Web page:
Literacy and Growth : New Evidence from PIAAC

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SCHWERDT, Guido, Simon WIEDERHOLD, T. Scott MURRAY, 2020. Literacy and Growth : New Evidence from PIAAC

@misc{Schwerdt2020Liter-57386, title={Literacy and Growth : New Evidence from PIAAC}, year={2020}, author={Schwerdt, Guido and Wiederhold, Simon and Murray, T. Scott} }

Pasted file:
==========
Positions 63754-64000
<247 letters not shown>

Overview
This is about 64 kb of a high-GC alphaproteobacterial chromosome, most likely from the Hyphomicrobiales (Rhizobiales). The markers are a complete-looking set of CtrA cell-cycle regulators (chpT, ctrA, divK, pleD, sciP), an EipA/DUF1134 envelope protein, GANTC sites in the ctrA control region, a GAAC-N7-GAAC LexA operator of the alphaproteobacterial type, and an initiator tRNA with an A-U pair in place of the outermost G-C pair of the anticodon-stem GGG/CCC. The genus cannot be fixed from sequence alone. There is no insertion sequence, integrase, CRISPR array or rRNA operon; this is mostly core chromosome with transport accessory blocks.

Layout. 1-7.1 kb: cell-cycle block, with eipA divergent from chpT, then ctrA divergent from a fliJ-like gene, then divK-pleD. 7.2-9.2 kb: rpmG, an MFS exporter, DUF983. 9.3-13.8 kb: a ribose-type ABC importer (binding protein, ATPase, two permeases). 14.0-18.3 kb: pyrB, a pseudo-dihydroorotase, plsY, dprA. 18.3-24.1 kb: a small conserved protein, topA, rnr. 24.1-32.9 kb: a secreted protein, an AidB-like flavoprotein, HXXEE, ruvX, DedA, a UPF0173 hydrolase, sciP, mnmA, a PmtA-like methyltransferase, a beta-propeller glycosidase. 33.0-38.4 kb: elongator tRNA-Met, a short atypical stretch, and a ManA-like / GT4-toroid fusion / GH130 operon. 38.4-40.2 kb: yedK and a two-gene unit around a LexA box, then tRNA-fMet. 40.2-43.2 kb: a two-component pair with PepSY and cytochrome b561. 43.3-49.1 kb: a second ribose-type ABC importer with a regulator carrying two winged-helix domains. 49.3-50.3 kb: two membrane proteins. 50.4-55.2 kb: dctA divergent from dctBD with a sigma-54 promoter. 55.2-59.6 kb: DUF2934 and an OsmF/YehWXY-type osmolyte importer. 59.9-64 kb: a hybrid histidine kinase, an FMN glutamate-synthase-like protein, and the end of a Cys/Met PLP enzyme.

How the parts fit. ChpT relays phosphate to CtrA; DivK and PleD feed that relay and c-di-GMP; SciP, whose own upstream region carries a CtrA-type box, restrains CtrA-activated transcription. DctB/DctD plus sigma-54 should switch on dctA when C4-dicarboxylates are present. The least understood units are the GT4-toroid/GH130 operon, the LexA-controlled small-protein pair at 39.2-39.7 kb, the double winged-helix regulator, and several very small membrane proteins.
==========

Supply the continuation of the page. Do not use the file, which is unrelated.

<rdf:RDF xmlns:dcterms="" xmlns:dc="" xmlns:rdf="" xmlns:bibo="" xmlns:dspace="" xmlns:foaf="" xmlns:void="" xmlns:xsd="" > <rdf:Description rdf:about=""> <dcterms:isPartOf rdf:resource=""/> <bibo:uri rdf:resource=""/> <dcterms:rights rdf:resource=""/> <foaf:homepage rdf:resource="http://localhost:8080/jspui"/> <dcterms:title>Literacy and Growth : New Evidence from PIAAC</dcterms:title> <dc:date rdf:datatype="">2022-05-02T11:54:56Z</dc:date> <dcterms:hasPart rdf:resource=""/> <dc:contributor>Murray, T. Scott</dc:contributor> <dc:rights>terms-of-use</dc:rights> <dc:language>eng</dc:language> <dc:creator>Wiederhold, Simon</dc:creator> <dspace:hasBitstream rdf:resource=""/> <dcterms:available rdf:datatype="">2022-05-02T11:54:56Z</dcterms:available> <void:sparqlEndpoint rdf:resource="http://localhost/fuseki/dspace/sparql"/> <dcterms:issued>2020</dcterms:issued> <dcterms:abstract xml:lang="eng">Expanded international data from the PIAAC survey of adult skills allow us to replicate the IALSbased analysis by Coulombe, Tremblay and Marchand (2004) as well as Coulombe and Tremblay (2006) based on more recent and more comprehensive data on the literacy skills of the adult population. Results from panel estimations over the period 1970-2010 suggest that literacy skills have become an even more important determinant of economic growth than was suggested by the IALS analysis covering the period 1960-1995. Our estimates imply long-run elasticities of GDP per capita with respect to literacy of about 3. This means that in the long run a one-percent increase in literacy translates into a three-percent increase in GDP per capita. Short-run elasticities are also substantial. The association between labor productivity and literacy is equally strong. This suggests that the effect of literacy on living standards goes beyond its effect on unemployment and participation rates A closer inspection of the data additionally reveals some important heterogeneities: Investment in the human capital of women appears to have a much stronger effect on subsequent growth than investment in the human capital of men. Our results also suggest that underinvestment in human capital hampers growth by more than developing highly talented individuals stimulates it. Specifically, the proportion of adults with low levels of literacy skill – Levels 1 and 2 – appears to have a much larger impact on growth rates than the proportion of adults with Level 4 and 5 literacy proficiency. Thus, policies that serve to reduce the proportion of low skilled adults would likely yield higher returns than those that serve to increase the proportion of high skilled adults.</dcterms:abstract> <dc:contributor>Wiederhold, Simon</dc:contributor> <dc:creator>Schwerdt, Guido</dc:creator> <dspace:isPartOfCollection rdf:resource=""/> <dc:creator>Murray, T. Scott</dc:creator> <dc:contributor>Schwerdt, Guido</dc:contributor> </rdf:Description> </rdf:RDF>

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